news:f0bgh019fv1ejd6fqgu0p77c8jh8pqcsuc@4ax.com...
> On Sat, 7 Aug 2004 21:54:33 -0400, "Mark B."
> <mbohntrash54@comcast.net> wrote:
>
> > Keep in mind the 2100
> >has been replaced by the 2200 which can do 2880 in one direction (1440 in
> >the other). Check epson.com for specs on all their printers.
> >
> Wrong. The 2100 is the designation for Europe and, IIRC, Japan. 2200
> is the designation for North America.
>
> --
>
> Hecate - The Real One
> Hecate@newsguy.com
> veni, vidi, reliqui
Anonymous
August 10, 2004 7:03:33 AM

Archived from groups: rec.photo.digital,comp.periphs.printers (More info?)

On Mon, 9 Aug 2004 07:12:50 -0400, "YoYo" <YoYo@none.of
your.business.com> wrote:

>I also have a Canon 10D and I use the
>Canon i9900 printer and it prints the
>best glossy photos I have ever seen from
>a inkjet. Sorry but I got sick of
>cloged cartriges.
>
Try reading about the i9950 in the thread above and see if you're
still so confident ;-)

--

Hecate - The Real One
Hecate@newsguy.com
veni, vidi, reliqui
August 10, 2004 7:56:31 PM

Archived from groups: rec.photo.digital,comp.periphs.printers (More info?)

For the most part,you are right! The only real benefit of the higher dpi is
in the fine details in the darker areas,like shadows.As I said to a
photographer it "IS" noticeable.For most people they will not see it!I guess
I should have said there is a great deal of difference to me!
As for Epsons model numbers,the R210=US R200,R310= US R300.It is a bit
confusing.Canon does somewhat the same thing,but most of the Euro versions
do cd/dvd printing,so there IS more of a difference.
"Mark B." <mbohntrash54@comcast.net> wrote in message
news:hpCdneWTuK9ERIvcRVn-qQ@comcast.com...
> "Douglas" <.> wrote in message
news:uoCdnQGFlqXaP4jcRVn-qw@centurytel.net...
> > There is a great deal of difference to a photographer in 1440 and 2880!
>
> If you're talking about printer dpi, it will be nearly indiscernable. The
> difference between 720 dpi & 1440 is noticeable, but not from much more
than
> an arm's length. I'd be willing to bet very few folks could tell the
> difference between a 1440 dpi and 2880 dpi print using the same image
file.
>
> >Also
> > the 2100 IS the same printer as the 2200.The 2100 is the Euro version!
The
> > 2100(2200) and the R800 use "pigment inks"! The RX 600 does not! Pigment
> > inks have solids suspended in them,and give much loner lasting prints,on
> the
> > right papers!By the way Mark,the 2000 was the printer replaced bu the
> 2200!
> > I agree people should check Epsons website for specs instead of
> > "speculating" on the differences!
>
> OK, thanks - that's exactly why I recommended the Epson site for info.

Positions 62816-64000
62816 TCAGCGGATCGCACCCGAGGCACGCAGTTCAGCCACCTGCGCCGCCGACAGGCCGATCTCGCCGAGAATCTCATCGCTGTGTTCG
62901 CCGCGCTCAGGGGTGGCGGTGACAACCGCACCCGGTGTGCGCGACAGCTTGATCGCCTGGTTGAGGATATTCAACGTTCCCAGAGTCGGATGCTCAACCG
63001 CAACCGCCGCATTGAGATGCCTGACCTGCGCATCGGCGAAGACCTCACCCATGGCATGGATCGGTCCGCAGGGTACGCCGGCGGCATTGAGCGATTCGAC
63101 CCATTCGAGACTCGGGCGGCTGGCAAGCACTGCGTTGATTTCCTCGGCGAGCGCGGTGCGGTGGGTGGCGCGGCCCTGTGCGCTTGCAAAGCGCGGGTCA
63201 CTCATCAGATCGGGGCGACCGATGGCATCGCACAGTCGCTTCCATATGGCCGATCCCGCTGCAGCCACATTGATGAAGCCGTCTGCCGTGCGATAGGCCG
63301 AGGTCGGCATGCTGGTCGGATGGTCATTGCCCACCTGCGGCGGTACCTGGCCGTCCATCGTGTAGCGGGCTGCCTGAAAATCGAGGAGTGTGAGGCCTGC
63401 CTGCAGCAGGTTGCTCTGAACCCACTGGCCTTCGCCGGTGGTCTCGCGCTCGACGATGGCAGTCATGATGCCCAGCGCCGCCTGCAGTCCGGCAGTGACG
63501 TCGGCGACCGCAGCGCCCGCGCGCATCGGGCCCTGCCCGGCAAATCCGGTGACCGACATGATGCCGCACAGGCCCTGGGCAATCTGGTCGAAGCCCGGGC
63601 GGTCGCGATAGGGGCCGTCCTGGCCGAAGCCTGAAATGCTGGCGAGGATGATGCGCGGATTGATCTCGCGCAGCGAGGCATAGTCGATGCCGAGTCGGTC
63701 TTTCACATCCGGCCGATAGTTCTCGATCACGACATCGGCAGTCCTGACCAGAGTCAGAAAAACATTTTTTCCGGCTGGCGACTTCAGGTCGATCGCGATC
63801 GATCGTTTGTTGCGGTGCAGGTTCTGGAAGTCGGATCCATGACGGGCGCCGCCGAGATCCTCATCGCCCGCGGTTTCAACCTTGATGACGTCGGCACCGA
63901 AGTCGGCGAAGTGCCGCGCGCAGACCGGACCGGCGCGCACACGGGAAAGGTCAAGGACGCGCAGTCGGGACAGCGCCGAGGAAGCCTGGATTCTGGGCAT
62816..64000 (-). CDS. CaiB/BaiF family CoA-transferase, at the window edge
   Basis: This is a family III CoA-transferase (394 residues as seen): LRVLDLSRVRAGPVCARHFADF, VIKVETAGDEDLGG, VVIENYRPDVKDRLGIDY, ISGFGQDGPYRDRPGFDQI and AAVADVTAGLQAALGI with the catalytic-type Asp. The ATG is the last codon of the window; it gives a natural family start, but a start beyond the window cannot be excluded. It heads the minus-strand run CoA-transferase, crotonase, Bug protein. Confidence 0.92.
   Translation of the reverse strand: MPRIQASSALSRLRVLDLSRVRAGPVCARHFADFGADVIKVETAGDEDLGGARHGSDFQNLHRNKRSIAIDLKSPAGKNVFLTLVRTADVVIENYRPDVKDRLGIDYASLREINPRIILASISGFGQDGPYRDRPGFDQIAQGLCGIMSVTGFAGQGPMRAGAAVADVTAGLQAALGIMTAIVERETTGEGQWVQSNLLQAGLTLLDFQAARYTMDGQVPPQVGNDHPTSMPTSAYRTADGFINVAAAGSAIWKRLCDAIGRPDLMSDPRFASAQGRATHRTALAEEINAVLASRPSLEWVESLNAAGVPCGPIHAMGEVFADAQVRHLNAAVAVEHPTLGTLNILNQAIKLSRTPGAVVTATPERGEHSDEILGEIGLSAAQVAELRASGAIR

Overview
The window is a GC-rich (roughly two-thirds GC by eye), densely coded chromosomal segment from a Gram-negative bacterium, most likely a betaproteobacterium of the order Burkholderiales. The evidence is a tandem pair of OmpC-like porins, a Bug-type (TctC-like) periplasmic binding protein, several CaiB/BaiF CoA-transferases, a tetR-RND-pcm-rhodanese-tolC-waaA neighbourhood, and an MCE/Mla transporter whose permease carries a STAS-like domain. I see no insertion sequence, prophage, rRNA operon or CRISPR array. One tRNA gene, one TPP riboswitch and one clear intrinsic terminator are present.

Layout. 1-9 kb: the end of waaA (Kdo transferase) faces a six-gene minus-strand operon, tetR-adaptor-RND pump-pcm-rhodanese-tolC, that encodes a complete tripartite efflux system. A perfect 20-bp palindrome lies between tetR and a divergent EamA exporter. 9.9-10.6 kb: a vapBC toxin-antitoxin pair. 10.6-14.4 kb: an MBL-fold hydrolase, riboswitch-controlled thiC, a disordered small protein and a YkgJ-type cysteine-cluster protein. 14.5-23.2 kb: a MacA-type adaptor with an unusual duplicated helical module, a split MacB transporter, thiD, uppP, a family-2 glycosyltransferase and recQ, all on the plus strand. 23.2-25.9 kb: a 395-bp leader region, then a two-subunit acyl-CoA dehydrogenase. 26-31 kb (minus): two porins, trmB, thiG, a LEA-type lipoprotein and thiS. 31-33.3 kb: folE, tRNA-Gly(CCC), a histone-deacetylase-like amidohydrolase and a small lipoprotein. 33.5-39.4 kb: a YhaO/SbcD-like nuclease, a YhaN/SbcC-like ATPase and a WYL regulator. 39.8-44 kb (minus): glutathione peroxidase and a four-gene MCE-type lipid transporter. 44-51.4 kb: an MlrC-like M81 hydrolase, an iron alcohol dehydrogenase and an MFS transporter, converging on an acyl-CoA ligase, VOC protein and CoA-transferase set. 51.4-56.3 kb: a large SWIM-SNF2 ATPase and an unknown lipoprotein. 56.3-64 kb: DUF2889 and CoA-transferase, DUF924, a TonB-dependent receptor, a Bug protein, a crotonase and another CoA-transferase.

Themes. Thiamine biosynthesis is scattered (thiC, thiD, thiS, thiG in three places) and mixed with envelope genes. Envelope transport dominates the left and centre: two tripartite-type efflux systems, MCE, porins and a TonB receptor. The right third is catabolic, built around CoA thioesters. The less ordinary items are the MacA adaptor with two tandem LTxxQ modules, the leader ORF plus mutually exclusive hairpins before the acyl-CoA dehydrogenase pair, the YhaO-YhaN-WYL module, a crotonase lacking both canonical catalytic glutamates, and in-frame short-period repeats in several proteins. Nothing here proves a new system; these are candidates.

>
> Mark
>
>
Anonymous
August 10, 2004 11:42:06 PM

Archived from groups: rec.photo.digital,comp.periphs.printers (More info?)

"Douglas" <.> wrote in message news:-7KdndiWwasaq4TcRVn-sA@centurytel.net...
> For the most part,you are right! The only real benefit of the higher dpi
is
> in the fine details in the darker areas,like shadows.As I said to a
> photographer it "IS" noticeable.For most people they will not see it!I
guess
> I should have said there is a great deal of difference to me!
> As for Epsons model numbers,the R210=US R200,R310= US R300.It is a bit
> confusing.Canon does somewhat the same thing,but most of the Euro versions
> do cd/dvd printing,so there IS more of a difference.

As a photographer I have to say the 1440dpi prints from my 870 are good
enough for my own uses. I'm not confident enough in the archival qualities
to sell prints off of it, however.

Mark
Anonymous
August 11, 2004 3:21:26 AM

Archived from groups: rec.photo.digital,comp.periphs.printers (More info?)

In article <-7KdndiWwasaq4TcRVn-sA@centurytel.net>, Douglas
<?.?@?.?.invalid> writes
>For the most part,you are right! The only real benefit of the higher dpi is
>in the fine details in the darker areas,like shadows.As I said to a
>photographer it "IS" noticeable.For most people they will not see it!I guess
>I should have said there is a great deal of difference to me!

What an amazing feat - you claim to see a difference in the very region
where it is at its minimum and demonstrably zero, the shadows, yet fail
to mention any visible difference at all where a slight benefit actually
exists - the highlights.

Do you see everything in negative or is it just inkjet prints? ;-)
--
Kennedy
Yes, Socrates himself is particularly missed;
A lovely little thinker, but a bugger when he's pissed.
Python Philosophers (replace 'nospam' with 'kennedym' when replying)
Anonymous
August 11, 2004 5:57:41 AM

Archived from groups: rec.photo.digital,comp.periphs.printers (More info?)

On 10 Aug 2004 02:35:16 -0500, "Toby" <zdftokyo@ggol.com> wrote:

>Hecate, FYI in Japan the printer is called the PM-4000PX. It comes with CD
>printer tray but no gray balancer.
>
Thanks, I wasn't sure :) 

--

Hecate - The Real One
Hecate@newsguy.com
veni, vidi, reliqui
!